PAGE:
How to Score 260 on USMLE Step 1
This blog was originally published on December 19, 2019 and may include some out-of-date information. Consider looking into some of our more recent blog posts:
Original blog post:
USMLE Step 1
The USMLE step 1 is an intimidating rite of passage for every American medical student. Preparing for the test can seem very daunting and anxiety provoking. My hope is that this blog post will answer common questions such as, how does step 1 affect my future career goals? What does it even mean to do well on step 1? And finally, how do I crush this test?
What is means to score well on Step 1
The passing score for USMLE step 1 is 194. However, the average step score for an allopathic medical student in 2018 who matched into their preferred specialty was 232.8. A good step score is anything greater than 240 which is the 66th percentile, placing you in the top third of medical students nationally. Between specialties, there was considerable variation in average step 1 scores. More competitive specialties such as dermatology, neurosurgery, and plastic surgery on average have higher Step 1 scores with an average around 250. (To find a complete guide of residency acceptance factors by specialty, you can check out our NRMP Match Series here.) Step scores also vary between programs, and a higher step score will increase your chance of getting into a higher ranked program. A good step score is only one aspect of your residency application, with the most important part being your performance on clinical rotations. However, some programs may use step scores as a way to screen applications when deciding who to interview, and a strong step score is an important part of having a competitive application.
How to do well on Step 1
As someone who scored a 260 (96th percentile), I truly believe that scoring well on step 1 is an achievable goal for any medical student. The secrets to doing well are preparation, organization, and dedication.
Before your dedicated study time, prepare by gathering the key resources and question banks that you want to use. You should have no more than four total. I personally recommend First Aid, Pathoma, UWorld, and sketchy micro. Make sure that you have a place to study that is quiet and easy to focus in. Finally, I personally chose to study with a friend as we could hold each other accountable and go over practice tests together.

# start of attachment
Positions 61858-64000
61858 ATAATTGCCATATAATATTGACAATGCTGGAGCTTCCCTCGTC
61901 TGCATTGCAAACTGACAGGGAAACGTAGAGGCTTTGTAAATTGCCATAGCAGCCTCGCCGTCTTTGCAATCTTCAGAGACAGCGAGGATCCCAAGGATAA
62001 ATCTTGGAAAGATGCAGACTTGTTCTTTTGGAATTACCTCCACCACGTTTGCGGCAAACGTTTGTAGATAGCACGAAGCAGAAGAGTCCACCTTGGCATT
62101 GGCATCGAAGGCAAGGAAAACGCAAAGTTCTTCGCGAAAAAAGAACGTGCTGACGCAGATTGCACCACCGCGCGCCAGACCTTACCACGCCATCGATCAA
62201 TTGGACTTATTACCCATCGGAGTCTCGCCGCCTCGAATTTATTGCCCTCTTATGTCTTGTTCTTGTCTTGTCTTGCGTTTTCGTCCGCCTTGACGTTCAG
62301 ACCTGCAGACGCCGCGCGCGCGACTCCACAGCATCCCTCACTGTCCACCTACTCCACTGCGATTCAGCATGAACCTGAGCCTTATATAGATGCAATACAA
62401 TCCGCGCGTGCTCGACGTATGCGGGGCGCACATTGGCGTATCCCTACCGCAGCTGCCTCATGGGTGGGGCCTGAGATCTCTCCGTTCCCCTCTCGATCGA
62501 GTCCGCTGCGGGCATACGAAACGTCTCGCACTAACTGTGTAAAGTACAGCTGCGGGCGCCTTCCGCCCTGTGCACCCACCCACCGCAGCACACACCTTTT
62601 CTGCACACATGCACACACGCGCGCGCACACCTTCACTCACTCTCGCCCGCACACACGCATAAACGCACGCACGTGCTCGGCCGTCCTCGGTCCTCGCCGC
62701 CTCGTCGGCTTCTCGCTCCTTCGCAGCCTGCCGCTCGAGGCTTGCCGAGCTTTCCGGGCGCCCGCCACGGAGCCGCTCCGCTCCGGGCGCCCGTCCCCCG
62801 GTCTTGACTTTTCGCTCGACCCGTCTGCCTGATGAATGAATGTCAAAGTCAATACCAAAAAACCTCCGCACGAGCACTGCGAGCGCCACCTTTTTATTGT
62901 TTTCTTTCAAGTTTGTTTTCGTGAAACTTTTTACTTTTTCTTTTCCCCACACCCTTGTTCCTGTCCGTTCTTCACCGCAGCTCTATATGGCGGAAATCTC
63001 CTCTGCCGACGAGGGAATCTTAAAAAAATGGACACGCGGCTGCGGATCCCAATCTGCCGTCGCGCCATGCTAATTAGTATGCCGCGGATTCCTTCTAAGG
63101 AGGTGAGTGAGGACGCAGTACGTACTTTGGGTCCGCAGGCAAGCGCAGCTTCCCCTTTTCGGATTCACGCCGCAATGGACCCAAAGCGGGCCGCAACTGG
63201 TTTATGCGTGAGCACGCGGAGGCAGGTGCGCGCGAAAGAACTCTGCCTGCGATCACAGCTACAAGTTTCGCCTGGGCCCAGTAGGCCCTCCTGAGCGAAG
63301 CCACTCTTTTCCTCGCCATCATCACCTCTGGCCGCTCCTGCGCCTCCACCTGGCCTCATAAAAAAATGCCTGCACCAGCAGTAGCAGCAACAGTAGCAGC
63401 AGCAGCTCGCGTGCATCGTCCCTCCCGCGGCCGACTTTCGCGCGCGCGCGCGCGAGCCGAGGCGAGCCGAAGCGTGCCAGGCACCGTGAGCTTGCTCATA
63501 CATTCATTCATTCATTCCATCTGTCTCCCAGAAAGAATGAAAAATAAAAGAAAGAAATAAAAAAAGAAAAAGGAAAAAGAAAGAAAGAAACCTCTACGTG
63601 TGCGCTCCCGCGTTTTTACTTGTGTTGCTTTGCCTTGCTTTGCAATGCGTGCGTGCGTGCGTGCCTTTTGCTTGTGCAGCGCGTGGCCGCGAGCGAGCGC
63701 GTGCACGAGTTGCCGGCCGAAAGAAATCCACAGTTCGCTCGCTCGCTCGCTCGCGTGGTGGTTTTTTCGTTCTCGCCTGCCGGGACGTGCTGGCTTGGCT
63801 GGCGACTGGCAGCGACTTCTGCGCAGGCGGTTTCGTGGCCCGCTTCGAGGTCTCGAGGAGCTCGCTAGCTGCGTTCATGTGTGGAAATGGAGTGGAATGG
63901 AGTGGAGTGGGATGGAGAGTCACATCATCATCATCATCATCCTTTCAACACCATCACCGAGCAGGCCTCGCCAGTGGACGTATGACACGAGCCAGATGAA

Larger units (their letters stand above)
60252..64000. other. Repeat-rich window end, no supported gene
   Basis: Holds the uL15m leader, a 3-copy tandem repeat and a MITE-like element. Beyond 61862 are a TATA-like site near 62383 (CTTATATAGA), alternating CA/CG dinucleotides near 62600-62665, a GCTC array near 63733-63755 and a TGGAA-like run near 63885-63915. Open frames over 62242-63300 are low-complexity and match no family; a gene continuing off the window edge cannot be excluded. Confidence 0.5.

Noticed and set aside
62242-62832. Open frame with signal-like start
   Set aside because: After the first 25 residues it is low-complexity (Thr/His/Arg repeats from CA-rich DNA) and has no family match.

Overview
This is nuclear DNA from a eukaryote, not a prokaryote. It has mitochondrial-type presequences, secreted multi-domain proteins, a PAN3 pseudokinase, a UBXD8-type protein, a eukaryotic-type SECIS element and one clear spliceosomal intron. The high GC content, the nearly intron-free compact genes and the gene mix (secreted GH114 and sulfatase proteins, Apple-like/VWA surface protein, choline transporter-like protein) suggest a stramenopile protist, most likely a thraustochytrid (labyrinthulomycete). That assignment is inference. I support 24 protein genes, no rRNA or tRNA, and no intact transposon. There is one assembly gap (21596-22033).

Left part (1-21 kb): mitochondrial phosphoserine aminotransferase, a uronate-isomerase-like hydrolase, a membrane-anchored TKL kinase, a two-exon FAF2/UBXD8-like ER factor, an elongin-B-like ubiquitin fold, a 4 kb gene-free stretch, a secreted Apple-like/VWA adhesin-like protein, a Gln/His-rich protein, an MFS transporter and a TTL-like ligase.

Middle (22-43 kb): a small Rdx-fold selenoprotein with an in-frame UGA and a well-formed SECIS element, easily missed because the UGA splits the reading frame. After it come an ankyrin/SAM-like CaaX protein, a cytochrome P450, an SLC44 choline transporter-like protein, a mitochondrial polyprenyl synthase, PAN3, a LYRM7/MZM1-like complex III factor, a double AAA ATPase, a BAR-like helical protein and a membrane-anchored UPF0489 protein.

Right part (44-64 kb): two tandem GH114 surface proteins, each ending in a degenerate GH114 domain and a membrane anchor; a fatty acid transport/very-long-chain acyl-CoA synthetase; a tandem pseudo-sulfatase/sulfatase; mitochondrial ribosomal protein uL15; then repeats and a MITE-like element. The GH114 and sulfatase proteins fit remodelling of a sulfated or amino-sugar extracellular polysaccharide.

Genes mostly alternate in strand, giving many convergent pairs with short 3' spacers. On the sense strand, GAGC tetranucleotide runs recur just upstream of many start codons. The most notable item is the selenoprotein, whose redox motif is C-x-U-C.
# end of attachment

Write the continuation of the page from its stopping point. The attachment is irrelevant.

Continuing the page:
Next organize your study schedule by planning how many passes you want to make through the material. I personally did three. Make sure that you work in at least two full passes of UWorld. Use a calendar to create a schedule for your dedicated study time including some catch up days and at least one full day every other week for a practice test. Practice tests are a wonderful way to gauge your progress and allow you to adjust your study schedule. I would also recommend taking one full day off each week to recover. In addition to reviewing material, make sure that you have a strategy for how you are going to retain what you learn. I personally made an ANKI card for every UWorld of practice test question that I got wrong.
One of the most challenging parts of studying can be sticking to your schedule and avoiding burnout. I suggest not getting too bogged down in any one subject and only taking the time you allowed yourself to review. There will always be more to learn, and you are never going to know everything. If you are short on time always prioritize doing questions over material review. Finally, each day make sure you do at least one thing you enjoy, I personally worked out and watched one episode of The Office every day.
In conclusion, doing well on the USMLE step 1 is an important part of creating a strong application for residency with the average student score a 232. With preparation, dedication, and organization it’s possible for all students to do well on Step 1. And, if you need help getting prepared, organized, or need someone to coach you through sticking to your schedule and avoiding burnout, you can always contact us here!